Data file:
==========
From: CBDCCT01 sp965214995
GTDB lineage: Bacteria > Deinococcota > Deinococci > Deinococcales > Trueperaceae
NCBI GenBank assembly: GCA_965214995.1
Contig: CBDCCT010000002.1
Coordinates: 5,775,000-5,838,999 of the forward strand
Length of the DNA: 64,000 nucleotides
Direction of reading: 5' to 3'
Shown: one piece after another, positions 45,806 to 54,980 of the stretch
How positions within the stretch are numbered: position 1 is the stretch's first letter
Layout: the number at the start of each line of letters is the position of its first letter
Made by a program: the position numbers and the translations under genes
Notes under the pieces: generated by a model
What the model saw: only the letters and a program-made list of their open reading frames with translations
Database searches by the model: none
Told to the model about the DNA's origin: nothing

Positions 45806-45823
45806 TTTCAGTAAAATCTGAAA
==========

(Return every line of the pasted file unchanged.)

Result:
From: CBDCCT01 sp965214995
GTDB lineage: Bacteria > Deinococcota > Deinococci > Deinococcales > Trueperaceae
NCBI GenBank assembly: GCA_965214995.1
Contig: CBDCCT010000002.1
Coordinates: 5,775,000-5,838,999 of the forward strand
Length of the DNA: 64,000 nucleotides
Direction of reading: 5' to 3'
Shown: one piece after another, positions 45,806 to 54,980 of the stretch
How positions within the stretch are numbered: position 1 is the stretch's first letter
Layout: the number at the start of each line of letters is the position of its first letter
Made by a program: the position numbers and the translations under genes
Notes under the pieces: generated by a model
What the model saw: only the letters and a program-made list of their open reading frames with translations
Database searches by the model: none
Told to the model about the DNA's origin: nothing

Positions 45806-45823
45806 TTTCAGTAAAATCTGAAA